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The 15th program in the Duke Ellington series broadcasted by the Danish Radio in the mid-1980s based on the Mercer Ellington donation is the third ”Goodie” for April.
As usual, it is available in the ”Goodies of the Month” section of the DESS Lobby (DESS-rummet).
The program was broadcasted on March 8, 1985.
It is a set of stockpile recordings from April 1963 and November 1968 done by a subset of the Ellington orchestra. It was composed of the sax and rhythm sections plus one or two horns. The songs played are some well-known ones in new interpretations and some rarely heard or never recorded before.
The broadcast starts with two numbers from April 17, 1963 – ”Jeep’s Blues” and the Johnny Hodges composition ”Got Nobody Now”. Both are solo numbers for Ray Nance. It is the only appearance of ”Got Nobody Now” in the Ellington discography.
Next comes three songs recorded the day after. Two of them – ”Butter And Oleo” and ”Blousons Noirs” – were only recorded on this occasion and as regards the third one – Blue Rose – it was the last time it was put on tape. Ray Nance is once again featured prominently but also Johnny Hodges gets some good solo space and in ”Butter and Oleo” every member of the sax section except Harry Carney has a solo.
The second part of the broadcast gives us some of the songs recorded on November 29, 1968. It starts with ”KNUF” which of course can be read as ”FUNK”. Johnny Hodges with good support from Buster Cooper and Willie Cook is at the forefront of this Ellington tune never heard before or after the session. Then the broadcast continues with three well-known Ellington songs – Just Squeeze Me, Mood Indigo and In A Sentimental Mood – but played as never heard before.
”Just Squeeze Me” belongs to Harold Ashby, ”Mood Indigo” to in particular Harry Carney and ”In A Sentimental Mood” to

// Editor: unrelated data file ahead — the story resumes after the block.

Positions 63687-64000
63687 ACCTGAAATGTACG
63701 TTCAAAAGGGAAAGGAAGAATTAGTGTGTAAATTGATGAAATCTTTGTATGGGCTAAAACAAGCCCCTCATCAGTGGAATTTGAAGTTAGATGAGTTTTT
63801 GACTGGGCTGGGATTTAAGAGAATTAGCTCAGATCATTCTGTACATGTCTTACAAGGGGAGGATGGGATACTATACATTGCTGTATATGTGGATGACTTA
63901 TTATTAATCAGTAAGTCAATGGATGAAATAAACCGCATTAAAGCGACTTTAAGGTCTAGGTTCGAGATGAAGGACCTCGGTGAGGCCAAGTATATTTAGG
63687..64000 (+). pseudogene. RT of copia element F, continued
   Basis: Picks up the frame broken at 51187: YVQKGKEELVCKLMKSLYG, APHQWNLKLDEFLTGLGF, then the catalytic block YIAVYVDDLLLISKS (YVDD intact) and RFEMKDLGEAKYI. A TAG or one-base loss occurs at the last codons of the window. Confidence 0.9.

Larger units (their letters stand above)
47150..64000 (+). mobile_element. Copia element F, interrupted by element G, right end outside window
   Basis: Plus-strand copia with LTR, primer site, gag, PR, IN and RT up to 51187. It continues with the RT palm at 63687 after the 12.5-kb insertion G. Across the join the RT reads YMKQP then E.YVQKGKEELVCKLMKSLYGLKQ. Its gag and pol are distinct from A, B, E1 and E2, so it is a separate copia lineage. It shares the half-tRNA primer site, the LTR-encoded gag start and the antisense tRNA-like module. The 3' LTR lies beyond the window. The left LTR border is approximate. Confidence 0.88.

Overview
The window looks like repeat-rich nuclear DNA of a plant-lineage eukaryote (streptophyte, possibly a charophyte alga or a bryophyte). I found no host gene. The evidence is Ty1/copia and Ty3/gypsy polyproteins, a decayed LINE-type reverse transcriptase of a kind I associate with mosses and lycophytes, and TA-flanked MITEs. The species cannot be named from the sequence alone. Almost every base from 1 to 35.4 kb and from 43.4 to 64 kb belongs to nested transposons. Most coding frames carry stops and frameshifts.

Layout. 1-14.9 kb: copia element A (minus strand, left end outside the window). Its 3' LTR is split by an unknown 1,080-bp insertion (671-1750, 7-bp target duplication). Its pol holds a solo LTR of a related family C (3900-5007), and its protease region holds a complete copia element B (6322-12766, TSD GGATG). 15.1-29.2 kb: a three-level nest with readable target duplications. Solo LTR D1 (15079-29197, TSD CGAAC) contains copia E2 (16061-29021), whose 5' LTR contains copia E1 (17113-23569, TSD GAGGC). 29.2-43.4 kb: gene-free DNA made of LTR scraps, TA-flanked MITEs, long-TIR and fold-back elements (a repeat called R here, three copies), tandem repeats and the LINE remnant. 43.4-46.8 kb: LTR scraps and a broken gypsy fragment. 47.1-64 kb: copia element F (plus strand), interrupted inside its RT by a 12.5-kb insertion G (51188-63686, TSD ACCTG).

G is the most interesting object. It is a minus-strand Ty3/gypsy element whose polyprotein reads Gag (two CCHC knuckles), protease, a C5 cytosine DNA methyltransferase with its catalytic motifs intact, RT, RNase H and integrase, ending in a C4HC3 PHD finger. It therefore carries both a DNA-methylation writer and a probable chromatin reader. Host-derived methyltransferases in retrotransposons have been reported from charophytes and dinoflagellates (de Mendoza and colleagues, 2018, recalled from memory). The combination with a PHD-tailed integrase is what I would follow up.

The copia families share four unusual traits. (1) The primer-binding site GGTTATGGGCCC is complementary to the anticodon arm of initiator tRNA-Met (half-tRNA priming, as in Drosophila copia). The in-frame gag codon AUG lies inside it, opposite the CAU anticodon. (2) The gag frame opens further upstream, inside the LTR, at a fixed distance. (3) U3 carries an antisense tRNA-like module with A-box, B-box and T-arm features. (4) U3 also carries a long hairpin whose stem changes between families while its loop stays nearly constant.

The broadcast ends with a swinging blues credited to Ellington, ”Waiting For You”. Like KNUF, the session is its only appearance in the Ellington discographies.
All the music in the program has been issued on CD, originally in the ”Private Collection” series.
Issue 2015-2 of the DESS Bulletin is now available in pdf format to anyone interested in Duke Ellington and his music – DESS member or not. It can be downloaded from the Bulletin section of the website. Just follow this link.
This time, the cover story of the Bulletin is about Clark Terry, who had died on February 21, 2015.
Bo Haufman honors Terry by painting his portrait in a four-page article and Bo Scherman reports on the new (2014) Clark Terry documentary Keep On, Keepin’ On.
Other articles in the 2015-2 issue of the Bulletin is an extensive one by Erling Torkelsson on My People and one by Björn Englund on Cab Calloway and Duke Ellington. Both articles are highly recommended.
This time, Claes Englund’s interesting series ”Other Duke’s Places” deals with Ellington at The Apollo.
In addition to all this, there are of course record reviews and also a short article by Bo Haufman about Ellington on stamps.
In May-June 1951, Duke Ellington and His Orchestra could be heard at Birdland during two periods: May 3 to May 9 and June 21 to June 30. We have earlier presented music from two broadcasts, those of June 23 and June 30, but two more remain in existance, namely one originally thought to be from late June and one from early May. DESS members will now have the opportunity to listen to music from the undated June broadcast (NDESOR 5121) which has now been established to have taken place at Birdland on May 5. Just go to the Goodies Room and listen/download. The following tunes are played (mixed origin): (mer…)
The first issue for 2017 has started to arrive in the mailboxes of DESUK members.
The postman delivered it to my box a couple of days after I learned about the passing-away of DESUK’s Chairman, Geoff Smith and it is moving to read his ”From The Chairman” editorial. As always, he talks about the next thing to do to serve DESUK members and the world-wide Ellington community. Geoff was a man full of energy and kindness and he will be deeply missed by our community! The website sends its condolences to his family.